Part II – Focussing on Musical Intention (Chapters 4-7) – presents the three empirical projects in which the audiation practice tool is evaluated experimentally. 

Part III – Discussion, Conclusions and Recommendations (Chapters 8-10) – here the combined results of the projects are then compared with the existing research on external focus to determine whether external focus is beneficial for learning and performing music, and whether there are some new insights into external focus of attention from a study based on musicians.

A brief description of each chapter follows.

PART I: Making Music

Chapter 1 – Learning Motor Skills –explains that music-making is a psychomotor activity involving motor learning. The nature and aspects of motor learning are explained, and the main current theories of motor learning are presented and discussed. Of particular interest and importance is the implicit motor learning theory – a theory put forward by Richard Masters, which claims that movement skills are better learned without much declarative knowledge or conscious cognition. The three stages of learning are described, and the role of attention in motor learning is discussed –in particular the question of what kind of attention is recommended for each stage of learning. Conclusions from Chapter 1 raise doubts about the efficacy of declarative learning – even in the early stage of skill acquisition.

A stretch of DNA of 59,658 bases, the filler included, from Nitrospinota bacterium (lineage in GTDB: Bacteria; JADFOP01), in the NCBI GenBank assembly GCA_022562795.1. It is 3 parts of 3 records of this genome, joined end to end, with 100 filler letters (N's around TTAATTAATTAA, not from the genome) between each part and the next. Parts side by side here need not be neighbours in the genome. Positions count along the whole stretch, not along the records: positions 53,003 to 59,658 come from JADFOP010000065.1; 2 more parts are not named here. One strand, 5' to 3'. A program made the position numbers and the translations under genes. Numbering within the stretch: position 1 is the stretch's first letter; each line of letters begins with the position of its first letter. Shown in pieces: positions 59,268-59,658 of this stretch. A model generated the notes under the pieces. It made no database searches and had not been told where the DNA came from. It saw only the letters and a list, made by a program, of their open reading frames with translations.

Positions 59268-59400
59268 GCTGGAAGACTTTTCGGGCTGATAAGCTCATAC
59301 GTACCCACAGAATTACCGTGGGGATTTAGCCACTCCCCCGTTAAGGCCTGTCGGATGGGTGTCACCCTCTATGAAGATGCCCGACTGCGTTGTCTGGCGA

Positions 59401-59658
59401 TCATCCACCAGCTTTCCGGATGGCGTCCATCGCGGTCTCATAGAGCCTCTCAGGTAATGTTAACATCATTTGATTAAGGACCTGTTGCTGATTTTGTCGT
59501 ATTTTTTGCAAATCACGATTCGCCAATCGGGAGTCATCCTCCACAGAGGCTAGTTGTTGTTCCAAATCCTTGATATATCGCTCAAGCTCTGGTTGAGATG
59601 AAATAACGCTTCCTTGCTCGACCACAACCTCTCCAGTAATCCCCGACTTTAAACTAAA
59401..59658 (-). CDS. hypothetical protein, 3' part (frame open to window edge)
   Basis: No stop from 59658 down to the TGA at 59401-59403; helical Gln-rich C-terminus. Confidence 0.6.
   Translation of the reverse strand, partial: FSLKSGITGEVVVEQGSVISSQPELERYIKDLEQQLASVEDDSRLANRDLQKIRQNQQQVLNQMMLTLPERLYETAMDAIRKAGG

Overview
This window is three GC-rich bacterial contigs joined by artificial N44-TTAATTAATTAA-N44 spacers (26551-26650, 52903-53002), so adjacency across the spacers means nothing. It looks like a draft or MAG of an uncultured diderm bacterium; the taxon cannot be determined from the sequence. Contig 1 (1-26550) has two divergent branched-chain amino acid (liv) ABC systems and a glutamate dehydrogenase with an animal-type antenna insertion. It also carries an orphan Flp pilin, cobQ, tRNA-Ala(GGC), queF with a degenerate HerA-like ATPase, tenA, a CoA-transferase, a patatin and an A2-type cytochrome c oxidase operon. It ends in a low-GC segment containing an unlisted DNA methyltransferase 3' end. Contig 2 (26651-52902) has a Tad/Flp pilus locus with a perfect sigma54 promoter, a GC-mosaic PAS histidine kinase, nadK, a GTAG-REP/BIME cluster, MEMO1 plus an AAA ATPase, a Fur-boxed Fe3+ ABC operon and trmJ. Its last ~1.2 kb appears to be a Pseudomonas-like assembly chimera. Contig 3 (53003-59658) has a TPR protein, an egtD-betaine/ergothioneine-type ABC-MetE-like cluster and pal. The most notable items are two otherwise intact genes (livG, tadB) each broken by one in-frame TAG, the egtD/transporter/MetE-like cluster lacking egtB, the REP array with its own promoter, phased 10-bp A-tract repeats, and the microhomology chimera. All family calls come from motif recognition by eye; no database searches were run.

Chapter 2 – Attentional Focus for Learning and Performance –discusses attentional focus and presents in detail the relevant research and findings on external focus. The chapter concludes with a report on research about external focus in the performing arts and presents ideas about how external focus can be applied to music-making.

In Chapter 3 – Audiation: Practicing Musical Intention – audiation is proposed as a form of external focus for music-making. Audiation is defined and described as the use of musical imagery, singing, use of gesture and practicing variations as a way to practice exploring and clarifying the musical intention of the player. The chapter forms a basis for the design of a practice tool – APT (Audiation Practice Tool) – to be used in the three empirical projects.

PART II: Focussing on Musical Intention: Three Empirical Projects

Chapter 4 – An Overview of the Projects –presents three empirical projects that explore the effects of external focus on musical learning and performance. A brief description of each project is followed by the research questions and hypotheses as well as an explanation of how external focus is used in each project.